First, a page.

KEIR RADNEDGE in ZURICH: T-shirt proclamations such as Mario Balotelli’s: ‘Why always me?’ have been relegated to history by football’s law-makers.
The annual meeting in Zurich of the International Football Association Board decided to bring rules and regulations concerning football underwear into line with the main kit.
Jerome Valcke, secretary-general of world federation FIFA which played host to the meeting, said: “It was definitively decided that undergarments must not have any kind of slogans or statements. It must be clean.
“We have also decided that this will apply to the World Cup and will be enforced from June 1 and not July 1 as the other decisions.”
Slogans revealed by players in delight at their goalscoring exploits have included tributes to children, wives, sponsors, team-mates, to major international figures such as Nelson Mandela but also to political causes.
Balotelli’s most famous T-shirt exploit was during his Manchester City days when his self-righteous T-shirt display followed a stream of controversial incidents including setting fire to his own home with fireworks.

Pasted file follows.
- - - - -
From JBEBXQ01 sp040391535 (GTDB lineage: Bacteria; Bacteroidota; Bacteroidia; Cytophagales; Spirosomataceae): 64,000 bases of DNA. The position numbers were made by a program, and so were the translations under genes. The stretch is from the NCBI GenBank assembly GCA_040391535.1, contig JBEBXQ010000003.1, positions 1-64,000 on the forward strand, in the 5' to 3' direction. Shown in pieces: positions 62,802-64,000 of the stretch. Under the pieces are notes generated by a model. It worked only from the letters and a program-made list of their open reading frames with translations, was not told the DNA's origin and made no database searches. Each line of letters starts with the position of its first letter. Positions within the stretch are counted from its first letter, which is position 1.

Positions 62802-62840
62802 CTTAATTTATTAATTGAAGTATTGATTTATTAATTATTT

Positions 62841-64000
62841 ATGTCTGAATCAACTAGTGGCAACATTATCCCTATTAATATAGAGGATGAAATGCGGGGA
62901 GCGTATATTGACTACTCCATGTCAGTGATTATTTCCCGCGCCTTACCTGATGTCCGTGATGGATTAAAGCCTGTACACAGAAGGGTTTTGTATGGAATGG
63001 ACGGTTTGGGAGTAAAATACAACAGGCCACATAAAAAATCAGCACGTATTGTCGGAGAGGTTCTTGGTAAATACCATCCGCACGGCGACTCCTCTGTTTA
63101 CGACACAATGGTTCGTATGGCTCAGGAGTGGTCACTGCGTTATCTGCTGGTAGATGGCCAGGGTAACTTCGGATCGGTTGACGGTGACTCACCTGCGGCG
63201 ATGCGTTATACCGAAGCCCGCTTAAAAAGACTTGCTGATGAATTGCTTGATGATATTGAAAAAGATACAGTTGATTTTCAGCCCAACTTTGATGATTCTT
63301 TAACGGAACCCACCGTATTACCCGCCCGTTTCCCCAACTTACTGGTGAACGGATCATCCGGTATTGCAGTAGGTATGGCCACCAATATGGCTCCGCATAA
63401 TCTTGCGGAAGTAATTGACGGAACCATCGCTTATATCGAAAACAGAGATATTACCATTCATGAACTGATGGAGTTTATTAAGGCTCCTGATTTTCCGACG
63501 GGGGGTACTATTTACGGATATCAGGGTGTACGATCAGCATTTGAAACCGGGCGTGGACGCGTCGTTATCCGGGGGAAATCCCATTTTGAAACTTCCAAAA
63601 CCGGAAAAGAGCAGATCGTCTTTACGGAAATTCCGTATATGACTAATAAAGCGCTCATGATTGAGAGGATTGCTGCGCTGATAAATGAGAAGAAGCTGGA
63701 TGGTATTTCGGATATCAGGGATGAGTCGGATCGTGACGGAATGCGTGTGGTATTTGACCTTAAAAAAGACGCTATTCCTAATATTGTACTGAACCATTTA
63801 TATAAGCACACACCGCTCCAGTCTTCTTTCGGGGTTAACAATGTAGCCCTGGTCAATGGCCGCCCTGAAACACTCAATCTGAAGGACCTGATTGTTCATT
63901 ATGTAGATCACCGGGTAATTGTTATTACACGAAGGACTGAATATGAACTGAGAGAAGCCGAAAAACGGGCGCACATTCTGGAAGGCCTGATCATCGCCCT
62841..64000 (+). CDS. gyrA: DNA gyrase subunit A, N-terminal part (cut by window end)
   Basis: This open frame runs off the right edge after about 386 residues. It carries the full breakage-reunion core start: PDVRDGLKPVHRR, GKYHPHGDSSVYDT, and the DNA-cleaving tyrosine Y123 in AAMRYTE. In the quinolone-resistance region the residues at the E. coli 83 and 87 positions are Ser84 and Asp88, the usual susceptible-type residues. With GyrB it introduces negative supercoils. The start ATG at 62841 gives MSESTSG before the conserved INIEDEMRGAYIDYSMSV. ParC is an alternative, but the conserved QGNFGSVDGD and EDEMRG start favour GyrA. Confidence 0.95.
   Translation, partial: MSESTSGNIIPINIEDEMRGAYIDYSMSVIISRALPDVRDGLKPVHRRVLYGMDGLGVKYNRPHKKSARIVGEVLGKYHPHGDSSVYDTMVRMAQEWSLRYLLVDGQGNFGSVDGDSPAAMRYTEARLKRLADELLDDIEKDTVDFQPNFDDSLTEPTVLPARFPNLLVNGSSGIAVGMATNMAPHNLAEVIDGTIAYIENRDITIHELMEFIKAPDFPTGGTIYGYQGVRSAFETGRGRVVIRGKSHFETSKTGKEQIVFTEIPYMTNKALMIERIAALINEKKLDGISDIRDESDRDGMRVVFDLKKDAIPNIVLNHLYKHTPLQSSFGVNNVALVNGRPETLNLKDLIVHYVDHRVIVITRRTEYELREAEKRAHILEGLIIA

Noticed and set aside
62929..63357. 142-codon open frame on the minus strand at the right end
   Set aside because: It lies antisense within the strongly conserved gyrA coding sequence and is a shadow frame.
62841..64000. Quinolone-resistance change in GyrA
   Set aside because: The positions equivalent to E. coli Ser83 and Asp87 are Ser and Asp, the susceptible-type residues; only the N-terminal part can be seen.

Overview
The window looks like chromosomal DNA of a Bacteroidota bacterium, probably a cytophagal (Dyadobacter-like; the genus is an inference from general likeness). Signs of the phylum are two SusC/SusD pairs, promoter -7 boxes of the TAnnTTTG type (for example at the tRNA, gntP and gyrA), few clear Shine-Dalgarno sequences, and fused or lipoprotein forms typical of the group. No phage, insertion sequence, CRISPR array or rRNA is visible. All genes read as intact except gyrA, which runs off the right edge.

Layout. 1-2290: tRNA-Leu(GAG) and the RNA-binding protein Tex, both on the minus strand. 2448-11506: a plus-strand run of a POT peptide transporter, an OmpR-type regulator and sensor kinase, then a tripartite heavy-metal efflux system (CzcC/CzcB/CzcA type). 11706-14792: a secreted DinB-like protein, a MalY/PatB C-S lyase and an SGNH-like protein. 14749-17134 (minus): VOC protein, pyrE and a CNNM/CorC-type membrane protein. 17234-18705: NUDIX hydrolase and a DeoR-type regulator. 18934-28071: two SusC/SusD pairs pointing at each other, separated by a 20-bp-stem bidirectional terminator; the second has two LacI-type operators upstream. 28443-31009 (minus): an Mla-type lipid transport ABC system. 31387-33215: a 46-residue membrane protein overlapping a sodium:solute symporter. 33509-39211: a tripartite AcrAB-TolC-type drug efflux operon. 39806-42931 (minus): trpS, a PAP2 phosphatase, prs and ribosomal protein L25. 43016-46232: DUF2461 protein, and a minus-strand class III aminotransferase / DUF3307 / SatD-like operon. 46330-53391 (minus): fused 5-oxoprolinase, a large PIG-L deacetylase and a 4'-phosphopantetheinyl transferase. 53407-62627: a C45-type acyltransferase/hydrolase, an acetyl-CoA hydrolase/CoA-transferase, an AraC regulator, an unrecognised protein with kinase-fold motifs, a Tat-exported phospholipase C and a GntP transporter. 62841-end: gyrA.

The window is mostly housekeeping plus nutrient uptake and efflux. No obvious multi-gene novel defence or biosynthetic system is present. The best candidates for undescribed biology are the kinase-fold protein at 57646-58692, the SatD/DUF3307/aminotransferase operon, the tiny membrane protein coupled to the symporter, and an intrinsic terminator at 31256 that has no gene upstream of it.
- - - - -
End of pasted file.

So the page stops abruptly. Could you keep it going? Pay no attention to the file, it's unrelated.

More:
In 2012 Denmark’s Nicklas Bendnter was fined by £80,000 UEFA after revealing a sponsor’s logo on the waistband of his underpants during a goalscoring celebration in a game against Portugal at the European Championship finals.
IFAB comprises the four British home nations – England, Northern Ireland, Scotland and Wales – and FIFA which has a balancing four votes in its role as the world federation. A three-quarters majority is needed to approve any change in the laws.
Alex Horne, general secretary of the Football Association, rejected a suggestion that the slogan ban took an element of ‘fun’ out of the game. He said: “The idea is to create basic consistency.”
Jonathan Ford, ceo of the Football Association of Wales, said: “Some of us did think this might appear a little churlish but how you determine what is right and wrong between different countries and cultures is very complicated so it’s easier to say it’s got no place in the game.”
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